Wildlife Surprises in the Garden


| 9/8/2020 10:17:00 AM


cicada molting 

I usually shift into a somewhat zen mode when gardening. My movements slow, my mind empties and drifts, and I slip into a sort of other-world place. Don’t get me wrong, I’m still firmly grounded in this earth’s reality — I simply become hyper-focused and in the moment while relaxing and letting go of almost everything else on my plate.

One of the benefits in this state of being is that I tend to notice the things around me in great detail. I maintain this vigilance so that I don’t disturb any wildlife I may come across — especially when I’m rearranging their habitats. I’ve relocated more praying mantis that I can count as I remove unwanted (to me) vegetation. I’ve spend countless moments conversing with insects, arachnids, snakes, and gastropods — not that they understand a word, but I tend to believe they feel the calm energy I’m sharing.

I was working in this zen state while cleaning the invasive tree of heaven (Ailanthus altissima) volunteers out of our hedge. I wandered over to the shoots trying to restart the Bradford pears we’d removed and sat to continue. As I was clearing the suckers, I noticed a wonderful gift (pictured above) — a cicada freshly emerged from its casing. After I snapped a photo with the phone in my pocket, I hoped it wasn’t too bothered as I gently relocated the little guy. I was very grateful to have seen them together — cicada and shell — I usually see one without the other.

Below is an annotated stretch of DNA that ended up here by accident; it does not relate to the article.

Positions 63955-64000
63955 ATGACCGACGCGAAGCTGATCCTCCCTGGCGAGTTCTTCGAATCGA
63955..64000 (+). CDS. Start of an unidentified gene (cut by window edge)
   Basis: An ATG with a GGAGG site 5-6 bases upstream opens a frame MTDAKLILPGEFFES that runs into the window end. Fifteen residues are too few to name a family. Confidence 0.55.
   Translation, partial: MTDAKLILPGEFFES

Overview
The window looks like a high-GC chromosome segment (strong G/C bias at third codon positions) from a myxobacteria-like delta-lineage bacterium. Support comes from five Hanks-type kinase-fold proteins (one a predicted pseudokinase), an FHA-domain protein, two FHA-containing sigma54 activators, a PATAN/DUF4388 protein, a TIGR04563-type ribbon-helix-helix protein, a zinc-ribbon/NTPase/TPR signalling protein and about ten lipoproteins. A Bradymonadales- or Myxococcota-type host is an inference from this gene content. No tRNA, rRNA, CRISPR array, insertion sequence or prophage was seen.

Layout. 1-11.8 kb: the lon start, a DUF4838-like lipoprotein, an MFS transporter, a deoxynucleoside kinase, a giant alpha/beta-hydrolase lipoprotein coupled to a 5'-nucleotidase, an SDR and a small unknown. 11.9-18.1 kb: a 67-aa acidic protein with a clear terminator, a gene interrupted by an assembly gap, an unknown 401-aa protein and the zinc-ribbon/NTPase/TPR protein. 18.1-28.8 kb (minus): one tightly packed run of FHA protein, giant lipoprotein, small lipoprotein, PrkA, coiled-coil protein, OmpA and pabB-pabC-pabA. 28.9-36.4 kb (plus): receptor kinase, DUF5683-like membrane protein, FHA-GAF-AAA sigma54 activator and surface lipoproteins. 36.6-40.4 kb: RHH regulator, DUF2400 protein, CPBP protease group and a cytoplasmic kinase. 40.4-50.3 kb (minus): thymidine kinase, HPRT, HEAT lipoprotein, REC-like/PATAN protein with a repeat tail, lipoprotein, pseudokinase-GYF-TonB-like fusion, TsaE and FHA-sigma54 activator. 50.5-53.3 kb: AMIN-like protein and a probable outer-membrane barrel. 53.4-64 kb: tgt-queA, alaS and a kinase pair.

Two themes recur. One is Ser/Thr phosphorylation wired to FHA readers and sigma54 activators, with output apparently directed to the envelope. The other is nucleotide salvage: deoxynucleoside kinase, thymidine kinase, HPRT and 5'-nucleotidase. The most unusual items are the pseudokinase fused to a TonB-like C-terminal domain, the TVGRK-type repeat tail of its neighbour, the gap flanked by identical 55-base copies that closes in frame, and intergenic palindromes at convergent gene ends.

While digging potatoes a day or so later, I came across more circle-of-lifing. I found and relocated some fresh leopard slug eggs and their parent. Fun side note: most slugs are hermaphroditic, some don’t need to mate in order to reproduce, and leopard slugs can mate with any other leopard slug they come upon.



leopard slug eggs



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